Urban Studies - Theses, Dissertations, and other Required Graduate Degree Essays

Receive updates for this collection

Tsawwassen First Nation governance: an environmental justice case study

Peer reviewed: 
No, item is not peer reviewed.
Date created: 
2013-06-03
Abstract: 

This case study examines Tsawwassen First Nation’s (TFN) governance transformation over the past twenty years as a claim for environmental justice, and whether the new regime provides opportunities to achieve environmental justice. The paper presents narrative evidence from interviews, media articles and government and legal documents describing TFN’s transformation over into the first self-governing urban First Nation under a modern treaty agreement in British Columbia. Also key to this transformation was a 2004 benefits agreement with the port authority. The study contributes to a growing body of Canadian environmental justice scholarship using a framework that combines themes from existing literature with a specific definition generated from TFN interviewees. The paper finds that TFN’s new governance regime gives members and their government a better opportunity to pursue procedural justice as a proxy for environmental justice. But, in the same way that forces of economic globalization and neo-liberalism influenced TFN’s treaty agreement and port settlement deal, the powers of self-government will continue to be shaped by larger structural processes. The case study also reveals that considerations of environmental justice are necessary for achieving urban sustainability. The story highlights three elements for future sustainability efforts: transparent, accountable and democratic governance; Aboriginal/non-Aboriginal reconciliation; and a revision of how land is defined, valued and held.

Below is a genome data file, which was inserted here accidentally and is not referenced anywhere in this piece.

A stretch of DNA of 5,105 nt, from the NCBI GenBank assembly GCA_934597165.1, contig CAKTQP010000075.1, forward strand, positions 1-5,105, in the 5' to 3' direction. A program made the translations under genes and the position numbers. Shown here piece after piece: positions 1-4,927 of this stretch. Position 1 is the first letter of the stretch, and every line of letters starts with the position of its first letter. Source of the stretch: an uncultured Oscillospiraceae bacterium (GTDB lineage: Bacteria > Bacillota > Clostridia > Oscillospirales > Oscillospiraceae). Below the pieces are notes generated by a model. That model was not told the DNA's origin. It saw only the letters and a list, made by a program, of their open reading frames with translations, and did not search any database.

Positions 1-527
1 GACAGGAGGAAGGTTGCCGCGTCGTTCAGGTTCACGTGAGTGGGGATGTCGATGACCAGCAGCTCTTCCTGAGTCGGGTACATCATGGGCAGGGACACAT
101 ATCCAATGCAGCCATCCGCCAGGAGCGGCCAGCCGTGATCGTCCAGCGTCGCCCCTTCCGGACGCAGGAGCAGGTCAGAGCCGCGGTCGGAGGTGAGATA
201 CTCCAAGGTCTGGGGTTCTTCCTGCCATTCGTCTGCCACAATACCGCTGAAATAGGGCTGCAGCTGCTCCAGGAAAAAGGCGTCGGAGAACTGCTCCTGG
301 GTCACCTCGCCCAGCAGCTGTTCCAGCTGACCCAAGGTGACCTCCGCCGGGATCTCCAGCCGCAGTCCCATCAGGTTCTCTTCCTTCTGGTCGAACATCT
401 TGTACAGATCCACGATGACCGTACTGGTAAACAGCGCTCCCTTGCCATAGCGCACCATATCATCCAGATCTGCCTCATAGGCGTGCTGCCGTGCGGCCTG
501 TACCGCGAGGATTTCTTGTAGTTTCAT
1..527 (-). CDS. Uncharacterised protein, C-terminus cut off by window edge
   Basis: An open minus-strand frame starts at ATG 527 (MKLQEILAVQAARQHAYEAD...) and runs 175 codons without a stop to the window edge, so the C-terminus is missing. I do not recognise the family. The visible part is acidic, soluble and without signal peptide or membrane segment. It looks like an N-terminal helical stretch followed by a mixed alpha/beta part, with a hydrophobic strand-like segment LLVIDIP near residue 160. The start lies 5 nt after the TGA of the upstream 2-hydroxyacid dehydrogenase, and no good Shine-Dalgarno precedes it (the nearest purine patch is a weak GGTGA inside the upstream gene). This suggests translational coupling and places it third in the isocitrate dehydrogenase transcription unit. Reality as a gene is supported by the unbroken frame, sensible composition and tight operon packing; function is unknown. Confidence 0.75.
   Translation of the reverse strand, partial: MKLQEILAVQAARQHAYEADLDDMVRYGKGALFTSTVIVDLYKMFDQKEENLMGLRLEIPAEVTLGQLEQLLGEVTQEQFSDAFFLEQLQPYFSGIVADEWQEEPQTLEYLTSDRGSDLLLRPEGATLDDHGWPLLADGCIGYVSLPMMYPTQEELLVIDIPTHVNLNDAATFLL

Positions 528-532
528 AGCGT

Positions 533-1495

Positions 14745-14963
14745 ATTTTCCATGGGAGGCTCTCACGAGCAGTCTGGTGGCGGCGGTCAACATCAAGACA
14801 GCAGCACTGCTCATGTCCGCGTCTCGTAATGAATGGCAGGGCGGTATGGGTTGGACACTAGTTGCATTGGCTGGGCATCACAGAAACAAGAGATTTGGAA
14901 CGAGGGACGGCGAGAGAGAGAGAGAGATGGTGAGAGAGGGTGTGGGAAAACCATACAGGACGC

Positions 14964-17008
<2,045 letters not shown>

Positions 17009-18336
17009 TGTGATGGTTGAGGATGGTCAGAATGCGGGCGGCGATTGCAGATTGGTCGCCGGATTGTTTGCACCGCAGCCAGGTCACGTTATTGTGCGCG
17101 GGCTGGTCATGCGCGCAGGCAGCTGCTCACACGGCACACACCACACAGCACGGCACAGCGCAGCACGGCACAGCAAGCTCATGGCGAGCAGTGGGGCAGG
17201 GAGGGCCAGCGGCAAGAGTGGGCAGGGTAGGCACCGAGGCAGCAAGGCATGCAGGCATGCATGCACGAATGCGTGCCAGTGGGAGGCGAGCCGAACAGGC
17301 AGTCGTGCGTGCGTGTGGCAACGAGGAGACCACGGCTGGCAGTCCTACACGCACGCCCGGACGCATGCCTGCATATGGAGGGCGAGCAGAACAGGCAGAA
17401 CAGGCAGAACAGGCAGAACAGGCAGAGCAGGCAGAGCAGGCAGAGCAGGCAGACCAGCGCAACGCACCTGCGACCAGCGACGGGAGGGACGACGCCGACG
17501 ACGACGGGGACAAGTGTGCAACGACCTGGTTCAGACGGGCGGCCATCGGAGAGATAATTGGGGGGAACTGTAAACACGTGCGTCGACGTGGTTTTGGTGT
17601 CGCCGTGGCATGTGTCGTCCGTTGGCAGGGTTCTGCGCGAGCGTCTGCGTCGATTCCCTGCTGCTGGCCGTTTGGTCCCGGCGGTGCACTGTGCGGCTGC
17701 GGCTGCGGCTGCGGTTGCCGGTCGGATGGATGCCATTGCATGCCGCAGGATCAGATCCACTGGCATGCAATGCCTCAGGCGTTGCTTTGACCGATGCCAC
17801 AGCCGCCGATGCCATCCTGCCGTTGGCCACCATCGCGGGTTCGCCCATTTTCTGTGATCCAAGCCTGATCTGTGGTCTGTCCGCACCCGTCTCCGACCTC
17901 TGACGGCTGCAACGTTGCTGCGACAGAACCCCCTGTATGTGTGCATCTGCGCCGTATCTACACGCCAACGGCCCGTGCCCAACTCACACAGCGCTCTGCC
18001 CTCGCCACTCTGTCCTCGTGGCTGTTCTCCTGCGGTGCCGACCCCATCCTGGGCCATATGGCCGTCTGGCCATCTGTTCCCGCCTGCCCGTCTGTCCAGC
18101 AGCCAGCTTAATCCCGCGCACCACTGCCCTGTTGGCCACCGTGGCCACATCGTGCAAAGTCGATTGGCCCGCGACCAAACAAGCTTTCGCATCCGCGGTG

Document type: 
Graduating extended essay / Research project
File(s): 
Senior supervisor: 
Peter Hall
Department: 
Arts & Social Sciences: Urban Studies Program
Thesis type: 
(Research Project) M.Urb.

One link in the chain: Vancouver's independent bicycle dealers in the context of the globalized bicycle production network

Date created: 
2013-07-24
Abstract: 

In this research project I explore the role of Vancouver's independent bicycle dealers (IBDs) in the context of a globalized bicycle production network. I consider how IBDs in Vancouver fit within the global network using frameworks developed in the Global Commodity Chain, Global Value Chain, and Global Production Network literature. I identify network actors at the local scale and the relationships between these actors, I suggest that embeddedness is an important feature of the local IBD sector, and I consider the foundations on which IBDs base their independence in this globalized industry. My research findings suggest that while the shift to global production in the bicycle industry has resulted in a greater number IBDs in Vancouver, there is cause to take a cautionary stance looking forward.

Document type: 
Graduating extended essay / Research project
File(s): 
Senior supervisor: 
Peter V. Hall
Department: 
Arts & Social Sciences: Urban Studies Program
Thesis type: 
(Research Project) M.Urb.

Neighbourhood Intensification: Attitudes Towards Laneway Housing in the Dunbar Neighbourhood

Author: 
Date created: 
2013-05-23
Abstract: 

Single-family housing in residential neighbourhoods is an unsustainable, but prevalent, urban land use. Planner and policymaker attempts to intensify housing forms within established neighbourhoods are often met with opposition – even to relatively low-density options such as laneway housing. Public participation practices at times amplify anti-densification views when the voices of the most motivated residents predominate. An examination of the attitudes of residents in the Dunbar neighbourhood toward laneway housing reveals the dominance of an anti-densification view, led and nurtured by the local residents association. However, several hidden narratives also exist suggesting a community that is cautiously supportive of laneway housing. This finding points to the importance of public participation processes that capture the views of a broad range of residents. However it also reveals the challenges of planning with communities when the views of residents may be decidedly different than the planning orientations of the city.

Document type: 
Graduating extended essay / Research project
File(s): 
Senior supervisor: 
Karen Ferguson
Department: 
Arts & Social Sciences: Urban Studies Program
Thesis type: 
(Research Project) M.Urb.

Socio-Reflexive Regional Learning in the Khorasan (Northeast Iran) Saffron Cluster

Date created: 
2013-05-07
Abstract: